Article Title

The Disparate Treatment of Race and Class in Constitutional Jurisprudence

Publication Title

Law and Contemporary Problems

Document Type

Article

Abstract

Unlike the constitutions of some other countries, the United States Constitution includes no express protection of socioeconomic rights. Nor has the U.S. Supreme Court either deemed such rights fundamental for purposes of review under the Constitution or found poverty to be a classification, like race, that deserves searching equal-protection analysis. Calls to reform the Court's shabby treatment of socioeconomic interests-interests that have been described as "constitutional welfare rights"-have been long-standing, having commanded at least forty years of sustained scholarly debate The conversation continues because, even as the plight of the poor worsens in this country, the role of socioeconomic rights in the debate presents thorny issues. Not only would greater recognition of constitutional welfare rights provide a potential basis to limit certain types of governmental class-based discrimination, such rights, if given full effect, might also be construed as forcing the provision of government benefits or assistance.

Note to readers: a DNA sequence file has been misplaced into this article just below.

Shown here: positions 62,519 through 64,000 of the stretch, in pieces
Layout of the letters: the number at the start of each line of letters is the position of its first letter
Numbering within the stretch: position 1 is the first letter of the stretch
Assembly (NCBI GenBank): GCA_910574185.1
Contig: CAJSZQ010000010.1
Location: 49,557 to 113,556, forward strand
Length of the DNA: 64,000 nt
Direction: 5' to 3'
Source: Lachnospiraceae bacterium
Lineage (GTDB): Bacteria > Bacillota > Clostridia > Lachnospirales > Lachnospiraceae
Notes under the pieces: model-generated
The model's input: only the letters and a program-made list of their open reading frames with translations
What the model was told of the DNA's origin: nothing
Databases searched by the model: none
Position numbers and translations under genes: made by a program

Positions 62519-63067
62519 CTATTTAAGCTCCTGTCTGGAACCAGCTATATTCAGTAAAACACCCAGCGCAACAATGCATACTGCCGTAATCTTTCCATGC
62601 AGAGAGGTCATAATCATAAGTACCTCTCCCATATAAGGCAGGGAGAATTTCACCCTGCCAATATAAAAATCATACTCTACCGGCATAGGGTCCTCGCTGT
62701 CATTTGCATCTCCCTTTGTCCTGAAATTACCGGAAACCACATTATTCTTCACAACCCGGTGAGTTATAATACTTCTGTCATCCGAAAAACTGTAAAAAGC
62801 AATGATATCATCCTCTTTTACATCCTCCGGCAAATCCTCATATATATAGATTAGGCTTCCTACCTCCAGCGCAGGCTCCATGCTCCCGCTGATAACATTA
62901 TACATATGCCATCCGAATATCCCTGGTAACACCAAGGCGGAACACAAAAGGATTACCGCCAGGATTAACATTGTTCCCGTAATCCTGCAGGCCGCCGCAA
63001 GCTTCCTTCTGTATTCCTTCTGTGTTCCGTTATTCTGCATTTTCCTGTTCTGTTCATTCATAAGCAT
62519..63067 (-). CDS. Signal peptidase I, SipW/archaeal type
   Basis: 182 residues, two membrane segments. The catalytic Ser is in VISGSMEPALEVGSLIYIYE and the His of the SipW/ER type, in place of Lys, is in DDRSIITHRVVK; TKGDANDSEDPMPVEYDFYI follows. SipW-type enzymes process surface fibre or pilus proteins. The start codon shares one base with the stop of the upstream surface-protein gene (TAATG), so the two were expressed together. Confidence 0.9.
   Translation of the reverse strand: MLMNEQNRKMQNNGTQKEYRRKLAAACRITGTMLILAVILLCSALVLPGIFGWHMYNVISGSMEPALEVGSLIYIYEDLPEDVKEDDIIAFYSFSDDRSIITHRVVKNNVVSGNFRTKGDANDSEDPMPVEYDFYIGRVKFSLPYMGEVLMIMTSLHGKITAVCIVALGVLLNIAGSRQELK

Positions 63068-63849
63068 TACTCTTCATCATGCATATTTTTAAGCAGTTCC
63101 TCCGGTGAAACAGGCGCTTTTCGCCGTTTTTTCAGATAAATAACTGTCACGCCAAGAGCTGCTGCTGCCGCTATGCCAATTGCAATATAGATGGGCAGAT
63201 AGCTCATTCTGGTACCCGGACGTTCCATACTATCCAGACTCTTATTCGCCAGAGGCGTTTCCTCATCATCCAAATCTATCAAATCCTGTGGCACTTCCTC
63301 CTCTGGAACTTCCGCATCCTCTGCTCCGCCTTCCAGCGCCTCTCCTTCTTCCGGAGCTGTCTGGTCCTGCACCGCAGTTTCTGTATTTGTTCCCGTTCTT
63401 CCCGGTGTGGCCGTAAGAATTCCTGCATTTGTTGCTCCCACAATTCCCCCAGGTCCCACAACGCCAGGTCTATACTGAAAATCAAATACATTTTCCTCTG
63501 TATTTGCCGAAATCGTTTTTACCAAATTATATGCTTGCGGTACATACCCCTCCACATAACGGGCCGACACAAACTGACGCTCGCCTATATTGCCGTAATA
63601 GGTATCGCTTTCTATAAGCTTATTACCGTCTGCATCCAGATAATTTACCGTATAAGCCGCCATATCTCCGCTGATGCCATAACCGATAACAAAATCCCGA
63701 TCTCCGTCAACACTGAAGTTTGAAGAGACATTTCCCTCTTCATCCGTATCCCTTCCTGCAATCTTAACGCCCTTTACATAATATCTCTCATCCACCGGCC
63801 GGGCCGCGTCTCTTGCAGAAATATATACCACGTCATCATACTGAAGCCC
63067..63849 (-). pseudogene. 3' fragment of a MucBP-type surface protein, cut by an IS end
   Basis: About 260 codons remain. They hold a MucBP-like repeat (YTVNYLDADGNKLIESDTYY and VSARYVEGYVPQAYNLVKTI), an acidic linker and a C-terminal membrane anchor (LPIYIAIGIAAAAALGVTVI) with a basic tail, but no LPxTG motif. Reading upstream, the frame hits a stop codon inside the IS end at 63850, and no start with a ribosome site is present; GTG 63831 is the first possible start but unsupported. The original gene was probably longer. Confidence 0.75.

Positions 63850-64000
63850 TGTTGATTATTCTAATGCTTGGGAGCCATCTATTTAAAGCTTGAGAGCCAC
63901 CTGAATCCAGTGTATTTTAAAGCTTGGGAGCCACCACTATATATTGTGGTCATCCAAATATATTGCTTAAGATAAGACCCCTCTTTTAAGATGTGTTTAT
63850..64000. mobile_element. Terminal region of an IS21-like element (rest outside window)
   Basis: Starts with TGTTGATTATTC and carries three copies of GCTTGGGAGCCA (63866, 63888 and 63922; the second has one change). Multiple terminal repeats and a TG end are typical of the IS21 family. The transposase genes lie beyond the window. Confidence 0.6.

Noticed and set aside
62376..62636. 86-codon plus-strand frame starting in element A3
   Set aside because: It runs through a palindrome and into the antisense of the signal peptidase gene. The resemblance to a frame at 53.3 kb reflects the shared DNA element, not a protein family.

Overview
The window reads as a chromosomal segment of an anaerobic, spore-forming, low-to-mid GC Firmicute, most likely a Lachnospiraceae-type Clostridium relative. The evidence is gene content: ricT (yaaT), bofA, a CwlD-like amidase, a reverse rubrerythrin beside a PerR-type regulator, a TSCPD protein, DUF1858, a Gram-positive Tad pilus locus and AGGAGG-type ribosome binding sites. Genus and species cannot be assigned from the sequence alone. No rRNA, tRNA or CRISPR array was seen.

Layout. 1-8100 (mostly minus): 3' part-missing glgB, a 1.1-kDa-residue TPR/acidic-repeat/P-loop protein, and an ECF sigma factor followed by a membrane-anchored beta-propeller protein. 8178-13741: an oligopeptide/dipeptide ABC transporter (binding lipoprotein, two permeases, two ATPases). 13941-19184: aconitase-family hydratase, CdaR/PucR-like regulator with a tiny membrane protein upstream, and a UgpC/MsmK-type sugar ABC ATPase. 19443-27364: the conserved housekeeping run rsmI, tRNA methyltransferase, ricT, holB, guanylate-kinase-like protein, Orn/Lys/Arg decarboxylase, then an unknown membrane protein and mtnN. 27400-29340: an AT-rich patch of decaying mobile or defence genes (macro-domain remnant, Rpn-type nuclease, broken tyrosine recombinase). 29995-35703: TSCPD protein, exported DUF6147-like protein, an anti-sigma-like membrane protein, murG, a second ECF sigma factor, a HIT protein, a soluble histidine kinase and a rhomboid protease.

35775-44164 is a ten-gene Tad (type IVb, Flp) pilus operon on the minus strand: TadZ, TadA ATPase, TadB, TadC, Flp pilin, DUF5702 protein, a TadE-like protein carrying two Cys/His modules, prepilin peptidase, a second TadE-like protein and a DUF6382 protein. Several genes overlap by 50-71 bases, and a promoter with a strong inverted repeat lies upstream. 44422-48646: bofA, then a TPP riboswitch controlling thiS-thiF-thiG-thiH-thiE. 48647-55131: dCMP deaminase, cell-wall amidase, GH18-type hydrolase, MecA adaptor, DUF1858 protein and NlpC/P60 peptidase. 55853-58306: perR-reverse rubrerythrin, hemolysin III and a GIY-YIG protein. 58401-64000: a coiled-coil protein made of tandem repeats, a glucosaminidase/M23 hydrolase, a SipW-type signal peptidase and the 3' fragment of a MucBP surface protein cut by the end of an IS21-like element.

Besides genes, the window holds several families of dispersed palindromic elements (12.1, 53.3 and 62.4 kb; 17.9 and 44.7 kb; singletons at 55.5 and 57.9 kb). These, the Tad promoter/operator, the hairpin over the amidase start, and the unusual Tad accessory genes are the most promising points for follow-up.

The necessary brevity of this essay prevents the in-depth exploration of the broadest variant of the welfare-rights debate: how to effectively structure a constitutionally recognized right to some form of basic subsistence. Justifications, however, can be provided for why discrimination based upon socioeconomic class needs greater constitutional protection and how a more robust equal-protection analysis can serve as the means to achieve this goal.' Toward this end, this essay first articulates just how lean the Court's jurisprudence has been in the area of socioeconomic class: part II initially summarizes the treatment of poverty under the various strands of Fourteenth Amendment jurisprudence, then provides a number of justifications for why socioeconomic class deserves a more-considered approach from the Court. Part III lays out how and explores why the Court's treatment of race as a classification has differed considerably from its treatment of socioeconomic class. Part IV concludes with our suggesting that the Court should abandon its present bifurcated jurisprudence on race and class as a first step toward acknowledging the need for consistent judicial treatment of classifications that operate as overlapping and reinforcing bases of discrimination and subordination.

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